C.R., as everyone called him, had no idle, whether walk, talk, or do. Everything was full-tilt in overdrive. His administrative assistant had been taking stress counseling for three years now, and her therapist insisted that she quit working for the human hurricane. She would have quit, too, if he didn’t pay her so handsomely and piled her perks high enough to offset the abuse she had to endure. Billie went everywhere with C.R., as did his accountant and publicist, Fuller, who had learned to just keep his mouth shut and try not to ruffle the feathers of a bird already engaged in a daily war of survival. It was the oil business, after all, the greasiest of them all.

C.R. and Chip had had their share of disagreements; everyone knew that. When Chip left the company two years ago and ended up in Vietnam, C.R. threatened every sort of banishment and exile possible from a father to a son. He didn’t mean any of it. He rarely meant anything he said; he just talked like he breathed, in and out, not knowing up from down or left from right. He could charm the fur off a malevolent cat on the same day he could coax a frown out of a bride during the processional. He had rare verbal magic, the kind that most people avoided, except for Billie and Fuller. And so it was no shock when he cursed his son for quitting the company. But when he heard that Chip was in prison, he was on his private jet as soon as visas could be secured, ready to take on the Vietnamese bureaucracy and legal system with nothing but a loaded mouth and a pile of cash.

The jet landed without incident at Hanoi’s Noi Bai Airport, and C.R., Billie, and Fuller whisked through immigration to meet an assistant of the chief minister of the Department of the Interior, which had sent a car to pick up the three. A young professional, Nguyen Thi Thanh, charged by the minister to ‘handle’ the ugly American on his visit to his son in prison, waited patiently for them outside the exit. She had no idea what she was about to encounter as she greeted them politely as they walked through the immigration doors and into the airport’s small concourse.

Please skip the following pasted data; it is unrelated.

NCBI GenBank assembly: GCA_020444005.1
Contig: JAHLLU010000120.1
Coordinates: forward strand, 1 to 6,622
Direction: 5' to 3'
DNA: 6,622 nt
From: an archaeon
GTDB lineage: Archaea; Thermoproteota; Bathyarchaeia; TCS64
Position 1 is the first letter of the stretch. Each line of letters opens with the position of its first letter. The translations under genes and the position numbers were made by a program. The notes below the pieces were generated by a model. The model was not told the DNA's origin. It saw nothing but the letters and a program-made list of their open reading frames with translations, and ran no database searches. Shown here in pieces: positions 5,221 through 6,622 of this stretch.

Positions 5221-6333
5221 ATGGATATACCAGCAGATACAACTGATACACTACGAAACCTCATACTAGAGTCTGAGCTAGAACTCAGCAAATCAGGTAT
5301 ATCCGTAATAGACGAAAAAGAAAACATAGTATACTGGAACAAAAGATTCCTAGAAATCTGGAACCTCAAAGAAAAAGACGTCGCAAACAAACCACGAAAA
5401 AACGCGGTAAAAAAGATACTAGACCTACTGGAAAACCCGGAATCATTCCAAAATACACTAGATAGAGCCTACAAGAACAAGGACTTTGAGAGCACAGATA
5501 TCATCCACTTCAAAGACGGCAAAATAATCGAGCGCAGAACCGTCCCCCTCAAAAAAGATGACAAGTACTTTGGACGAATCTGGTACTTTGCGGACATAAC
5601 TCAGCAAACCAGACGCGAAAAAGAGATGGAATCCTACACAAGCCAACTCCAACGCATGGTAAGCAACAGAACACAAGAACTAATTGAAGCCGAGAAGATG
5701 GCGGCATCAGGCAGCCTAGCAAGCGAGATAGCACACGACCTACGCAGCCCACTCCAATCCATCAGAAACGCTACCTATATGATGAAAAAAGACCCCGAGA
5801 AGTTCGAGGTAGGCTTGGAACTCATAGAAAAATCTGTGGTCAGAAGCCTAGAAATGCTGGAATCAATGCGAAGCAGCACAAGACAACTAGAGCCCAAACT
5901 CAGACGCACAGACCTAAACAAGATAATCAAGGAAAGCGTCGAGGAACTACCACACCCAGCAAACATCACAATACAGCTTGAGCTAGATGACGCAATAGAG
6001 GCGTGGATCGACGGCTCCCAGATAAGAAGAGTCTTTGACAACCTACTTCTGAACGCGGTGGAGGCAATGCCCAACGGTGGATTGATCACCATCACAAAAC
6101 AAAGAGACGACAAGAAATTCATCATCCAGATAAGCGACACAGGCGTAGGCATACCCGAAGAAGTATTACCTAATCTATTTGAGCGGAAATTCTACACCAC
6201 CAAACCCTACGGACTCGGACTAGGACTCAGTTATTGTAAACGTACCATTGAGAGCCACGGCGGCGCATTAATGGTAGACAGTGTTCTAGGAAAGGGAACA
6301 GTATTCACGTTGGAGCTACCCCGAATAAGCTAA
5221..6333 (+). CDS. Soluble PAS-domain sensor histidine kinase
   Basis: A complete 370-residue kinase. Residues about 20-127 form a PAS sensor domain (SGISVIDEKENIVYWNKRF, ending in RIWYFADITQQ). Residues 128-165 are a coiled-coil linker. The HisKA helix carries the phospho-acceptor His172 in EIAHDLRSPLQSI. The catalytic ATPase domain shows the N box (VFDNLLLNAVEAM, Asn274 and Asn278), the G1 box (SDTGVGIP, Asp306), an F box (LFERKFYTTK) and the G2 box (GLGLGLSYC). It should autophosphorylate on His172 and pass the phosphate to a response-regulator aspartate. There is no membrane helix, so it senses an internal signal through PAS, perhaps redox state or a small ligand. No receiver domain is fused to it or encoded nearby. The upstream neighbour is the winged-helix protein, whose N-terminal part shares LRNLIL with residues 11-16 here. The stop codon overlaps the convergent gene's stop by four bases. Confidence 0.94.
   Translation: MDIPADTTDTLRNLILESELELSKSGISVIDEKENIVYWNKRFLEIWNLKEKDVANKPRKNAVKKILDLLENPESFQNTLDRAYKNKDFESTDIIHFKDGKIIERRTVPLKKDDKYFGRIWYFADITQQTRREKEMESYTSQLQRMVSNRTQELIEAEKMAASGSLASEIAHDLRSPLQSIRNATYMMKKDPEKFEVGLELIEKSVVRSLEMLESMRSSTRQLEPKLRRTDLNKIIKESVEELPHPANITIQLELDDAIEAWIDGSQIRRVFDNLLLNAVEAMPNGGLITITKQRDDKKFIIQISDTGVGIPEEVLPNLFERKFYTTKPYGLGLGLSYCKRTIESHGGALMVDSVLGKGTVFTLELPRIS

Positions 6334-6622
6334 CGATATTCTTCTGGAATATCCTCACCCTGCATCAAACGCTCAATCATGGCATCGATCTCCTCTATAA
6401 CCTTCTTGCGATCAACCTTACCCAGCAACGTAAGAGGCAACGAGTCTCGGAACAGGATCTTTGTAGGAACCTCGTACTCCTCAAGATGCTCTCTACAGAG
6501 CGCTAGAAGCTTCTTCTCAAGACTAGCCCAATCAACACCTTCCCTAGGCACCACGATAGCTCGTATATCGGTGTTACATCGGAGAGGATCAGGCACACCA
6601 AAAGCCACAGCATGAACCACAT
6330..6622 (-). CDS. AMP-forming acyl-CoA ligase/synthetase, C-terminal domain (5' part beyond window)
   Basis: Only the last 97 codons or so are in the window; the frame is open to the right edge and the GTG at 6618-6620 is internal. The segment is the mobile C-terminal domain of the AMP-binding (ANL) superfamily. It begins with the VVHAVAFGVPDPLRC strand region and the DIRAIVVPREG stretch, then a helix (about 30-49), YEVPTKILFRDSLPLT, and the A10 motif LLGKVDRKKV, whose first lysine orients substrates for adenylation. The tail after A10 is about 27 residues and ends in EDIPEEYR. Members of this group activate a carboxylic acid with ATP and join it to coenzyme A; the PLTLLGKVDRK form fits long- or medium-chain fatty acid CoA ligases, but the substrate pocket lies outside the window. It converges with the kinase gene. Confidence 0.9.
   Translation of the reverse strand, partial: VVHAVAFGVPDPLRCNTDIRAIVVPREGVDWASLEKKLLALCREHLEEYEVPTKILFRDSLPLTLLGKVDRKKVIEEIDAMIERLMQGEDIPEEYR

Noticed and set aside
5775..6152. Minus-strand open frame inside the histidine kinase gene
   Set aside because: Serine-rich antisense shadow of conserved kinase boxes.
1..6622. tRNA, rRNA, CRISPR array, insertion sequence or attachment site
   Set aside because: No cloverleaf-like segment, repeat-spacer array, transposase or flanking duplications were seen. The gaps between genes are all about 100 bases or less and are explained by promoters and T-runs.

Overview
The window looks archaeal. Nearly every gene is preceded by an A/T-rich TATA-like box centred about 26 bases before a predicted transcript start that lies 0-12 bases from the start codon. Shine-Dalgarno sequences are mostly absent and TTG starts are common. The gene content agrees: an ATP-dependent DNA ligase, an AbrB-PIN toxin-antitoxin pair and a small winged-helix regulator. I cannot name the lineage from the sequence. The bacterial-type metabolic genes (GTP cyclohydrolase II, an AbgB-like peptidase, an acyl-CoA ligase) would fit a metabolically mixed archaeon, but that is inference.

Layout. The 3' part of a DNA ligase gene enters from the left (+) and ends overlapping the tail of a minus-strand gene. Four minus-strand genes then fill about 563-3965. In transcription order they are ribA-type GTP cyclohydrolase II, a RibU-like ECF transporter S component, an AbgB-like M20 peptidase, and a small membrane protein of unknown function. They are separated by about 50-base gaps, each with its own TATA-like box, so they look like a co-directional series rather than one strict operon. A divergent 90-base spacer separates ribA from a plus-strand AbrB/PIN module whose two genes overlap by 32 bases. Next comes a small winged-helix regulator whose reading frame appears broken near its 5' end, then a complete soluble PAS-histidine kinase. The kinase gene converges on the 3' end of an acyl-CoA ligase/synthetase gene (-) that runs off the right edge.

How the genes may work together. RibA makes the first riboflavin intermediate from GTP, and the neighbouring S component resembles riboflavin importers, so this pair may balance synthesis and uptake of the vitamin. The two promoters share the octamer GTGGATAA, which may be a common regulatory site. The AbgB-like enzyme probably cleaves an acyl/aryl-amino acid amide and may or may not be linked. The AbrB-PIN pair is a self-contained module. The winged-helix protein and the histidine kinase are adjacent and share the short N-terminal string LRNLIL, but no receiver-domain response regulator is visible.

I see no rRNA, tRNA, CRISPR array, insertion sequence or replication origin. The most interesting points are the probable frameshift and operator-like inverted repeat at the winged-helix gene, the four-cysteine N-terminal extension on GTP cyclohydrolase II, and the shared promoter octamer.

“Mr. Carson, welcome to Vietnam,” she spoke in proper and clear English.

“If you want to be welcoming, you can release my son from prison. He didn’t do anything, and you have no idea what you are dealing with.” C.R. charged right past her. “Where’s the damn car?”

Thanh, completely taken back, drew a complete blank and couldn’t say anything.

“What kind of translator are you? Do you speak English or not? Fuller, what the hell kind of arrangements are these?”

Fuller came up to C.R. and spoke in his relaxed, accommodating manner. Billie introduced herself to Thanh and told her not to mind C.R. and that he didn’t mean any offense. It was the first of many lies that Billie would have to tell about her boss in Vietnam.

Thanh finally composed herself and pointed over to a black Lincoln sedan sitting by the curb.

“The car is over there, sir.”

“Well, it’s about time. Do you think I’m on vacation here? I’m here to save my son from the antiquated, communist legal system that shot the hell out of all the G.I.s I ever knew that were stuck in places like this.”

C.R. made his way towards the car as Fuller and Billie scrambled behind with the suitcases. Thanh looked on the scene in a bewildered manner.

“I’ll never understand how my idiot son could be stupid enough to walk away from his responsibilities and come to a third-world country. Vietnam. A country that killed over 58,000 of our soldiers. I should know. I was here. Right, Fuller?”

“Yes, sir.”

“Which car is it?”

“Here, sir,” spoke the intimidated Thanh.

“Black Lincoln? Well, I am impressed. Somebody got the message.”